An idea that was born from the research areas of hypertext
If you consider a traditional text based thesaurus, it organises words
into entries. Each entry represents a concept (much like an
everything2 node) and lists synonyms for the concept. Given this
structure, you can look up other synonyms for a concept, or find which
concepts are described by a given word.
Text based information retrieval systems often include a thesaurus. This
allows queries containing the word "car" to retrieve documents
containing the word "automobile". The thesaurus enables automatic
synonym substitution to be used.
A multimedia thesaurus is an attempt to adopt a traditional thesaurus
approach but with information represented in several media. The concepts
may be the same as a thesaurus, but the multimedia synonyms
are very different.
For example, a multimedia thesaurus entry for the concept of "table" may
have the word "table", a picture of a table, a sound clip of someone
saying "table" and a 3D computer model of a table. During a query, any
of these representations may be matched against to arrive at the
concept, and any representation may be used as a result for the query.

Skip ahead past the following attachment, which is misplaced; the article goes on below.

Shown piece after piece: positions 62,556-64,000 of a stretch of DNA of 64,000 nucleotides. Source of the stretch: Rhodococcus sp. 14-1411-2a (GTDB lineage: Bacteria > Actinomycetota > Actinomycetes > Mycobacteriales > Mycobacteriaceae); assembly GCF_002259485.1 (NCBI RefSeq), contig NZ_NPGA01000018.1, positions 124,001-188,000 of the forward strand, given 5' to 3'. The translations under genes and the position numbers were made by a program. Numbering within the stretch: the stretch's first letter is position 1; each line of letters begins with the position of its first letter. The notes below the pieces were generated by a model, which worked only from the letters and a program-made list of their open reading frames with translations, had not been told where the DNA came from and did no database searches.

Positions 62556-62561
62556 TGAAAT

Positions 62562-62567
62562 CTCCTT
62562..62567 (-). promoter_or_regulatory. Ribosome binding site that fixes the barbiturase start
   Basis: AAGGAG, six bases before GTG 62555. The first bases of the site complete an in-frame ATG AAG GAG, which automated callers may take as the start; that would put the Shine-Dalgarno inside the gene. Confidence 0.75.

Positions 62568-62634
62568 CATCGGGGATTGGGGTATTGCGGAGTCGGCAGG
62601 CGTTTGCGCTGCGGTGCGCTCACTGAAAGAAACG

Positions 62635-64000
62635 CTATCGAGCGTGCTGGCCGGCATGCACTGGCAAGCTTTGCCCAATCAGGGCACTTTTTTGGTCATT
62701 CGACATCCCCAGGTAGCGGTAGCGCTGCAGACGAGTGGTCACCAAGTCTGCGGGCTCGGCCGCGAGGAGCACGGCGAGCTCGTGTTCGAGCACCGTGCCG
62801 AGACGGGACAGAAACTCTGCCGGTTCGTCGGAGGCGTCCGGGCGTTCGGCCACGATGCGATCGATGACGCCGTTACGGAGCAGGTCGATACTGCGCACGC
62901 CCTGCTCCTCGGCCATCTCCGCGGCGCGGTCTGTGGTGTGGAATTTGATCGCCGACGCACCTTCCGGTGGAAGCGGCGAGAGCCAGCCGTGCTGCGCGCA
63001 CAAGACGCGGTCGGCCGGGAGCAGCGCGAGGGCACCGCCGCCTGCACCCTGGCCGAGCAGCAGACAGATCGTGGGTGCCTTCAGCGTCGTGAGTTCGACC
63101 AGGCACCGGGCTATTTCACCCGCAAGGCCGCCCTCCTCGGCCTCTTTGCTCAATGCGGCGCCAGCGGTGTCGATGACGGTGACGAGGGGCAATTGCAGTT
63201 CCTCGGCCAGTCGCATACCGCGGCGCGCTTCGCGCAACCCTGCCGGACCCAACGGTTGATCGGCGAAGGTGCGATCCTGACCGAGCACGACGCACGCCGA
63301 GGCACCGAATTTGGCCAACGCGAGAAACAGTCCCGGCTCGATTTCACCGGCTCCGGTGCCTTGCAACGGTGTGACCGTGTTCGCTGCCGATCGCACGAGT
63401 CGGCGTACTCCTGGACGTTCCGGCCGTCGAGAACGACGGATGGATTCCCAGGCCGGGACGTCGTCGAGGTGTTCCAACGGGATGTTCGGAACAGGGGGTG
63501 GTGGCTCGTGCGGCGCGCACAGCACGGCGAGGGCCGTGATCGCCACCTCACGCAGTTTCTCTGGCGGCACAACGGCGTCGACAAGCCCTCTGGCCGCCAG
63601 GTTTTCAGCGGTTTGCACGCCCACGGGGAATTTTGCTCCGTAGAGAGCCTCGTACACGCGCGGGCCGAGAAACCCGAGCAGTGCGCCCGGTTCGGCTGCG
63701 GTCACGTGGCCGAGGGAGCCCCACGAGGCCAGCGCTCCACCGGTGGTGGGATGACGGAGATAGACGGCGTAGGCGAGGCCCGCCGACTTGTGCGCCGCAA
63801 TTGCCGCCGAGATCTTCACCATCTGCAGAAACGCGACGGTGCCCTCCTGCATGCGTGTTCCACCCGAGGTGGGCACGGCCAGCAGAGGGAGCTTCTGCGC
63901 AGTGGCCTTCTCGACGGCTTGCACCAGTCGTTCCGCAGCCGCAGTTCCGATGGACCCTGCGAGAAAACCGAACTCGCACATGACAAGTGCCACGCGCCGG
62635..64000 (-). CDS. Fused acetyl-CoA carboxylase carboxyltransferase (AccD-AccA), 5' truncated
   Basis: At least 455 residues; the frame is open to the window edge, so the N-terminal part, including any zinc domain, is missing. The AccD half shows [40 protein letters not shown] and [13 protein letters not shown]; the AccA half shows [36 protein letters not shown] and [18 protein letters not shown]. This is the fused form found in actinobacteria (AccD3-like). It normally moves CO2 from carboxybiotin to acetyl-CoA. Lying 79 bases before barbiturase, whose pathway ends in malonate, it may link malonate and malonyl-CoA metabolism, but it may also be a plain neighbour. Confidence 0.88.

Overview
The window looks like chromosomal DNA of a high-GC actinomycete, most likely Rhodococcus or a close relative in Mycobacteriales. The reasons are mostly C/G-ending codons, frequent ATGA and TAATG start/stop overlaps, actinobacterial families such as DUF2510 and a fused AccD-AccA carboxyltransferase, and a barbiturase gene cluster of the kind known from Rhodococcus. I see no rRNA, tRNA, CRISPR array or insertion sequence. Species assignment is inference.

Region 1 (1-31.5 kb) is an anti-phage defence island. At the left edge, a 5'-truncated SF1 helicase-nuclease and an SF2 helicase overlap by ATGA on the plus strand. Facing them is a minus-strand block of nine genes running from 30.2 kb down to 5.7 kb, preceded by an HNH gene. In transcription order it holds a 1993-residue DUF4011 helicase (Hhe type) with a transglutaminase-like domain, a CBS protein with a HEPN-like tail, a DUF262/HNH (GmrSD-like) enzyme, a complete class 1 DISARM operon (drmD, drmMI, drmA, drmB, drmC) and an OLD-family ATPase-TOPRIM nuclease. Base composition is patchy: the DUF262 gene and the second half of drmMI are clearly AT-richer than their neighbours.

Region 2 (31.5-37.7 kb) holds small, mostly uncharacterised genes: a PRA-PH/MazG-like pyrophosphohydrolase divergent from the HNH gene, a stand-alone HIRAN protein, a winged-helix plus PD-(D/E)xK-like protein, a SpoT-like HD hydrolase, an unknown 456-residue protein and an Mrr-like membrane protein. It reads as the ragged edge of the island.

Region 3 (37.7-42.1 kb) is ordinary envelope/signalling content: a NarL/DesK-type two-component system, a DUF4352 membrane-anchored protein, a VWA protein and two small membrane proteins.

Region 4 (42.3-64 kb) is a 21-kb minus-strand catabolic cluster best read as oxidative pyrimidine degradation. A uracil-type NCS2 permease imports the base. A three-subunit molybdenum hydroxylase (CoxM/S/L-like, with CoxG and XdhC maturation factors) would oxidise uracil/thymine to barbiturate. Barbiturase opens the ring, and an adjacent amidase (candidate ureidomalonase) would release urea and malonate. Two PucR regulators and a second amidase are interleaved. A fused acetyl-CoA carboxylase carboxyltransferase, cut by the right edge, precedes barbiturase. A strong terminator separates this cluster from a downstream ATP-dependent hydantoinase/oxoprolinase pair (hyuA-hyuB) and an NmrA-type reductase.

Clearly, such an approach requires multimedia matching techniques to
allow pictures and sounds and other representations to be compared.
This is a whole research area in itself and is very much an unsolved
problem in the general case. One problem is the way the same object can
look very different when viewed from different angles. The computer
can't match two different views of the same object easily.
A multimedia thesaurus can alleviate this problem by including several
views as representations of a concept. This way, matching against any of
the views will allow the same concept to be visited. It can be used as an approach to object classification.
The utility of the thesaurus can be enhanced by associating different
information with the entries. If documents are associated with entries
that represent the concepts they describe, then the thesaurus can be
used as an index to the documents. Alternatively, relationships can be
stored between the entries themselves, allowing the thesaurus to become
a semantic network.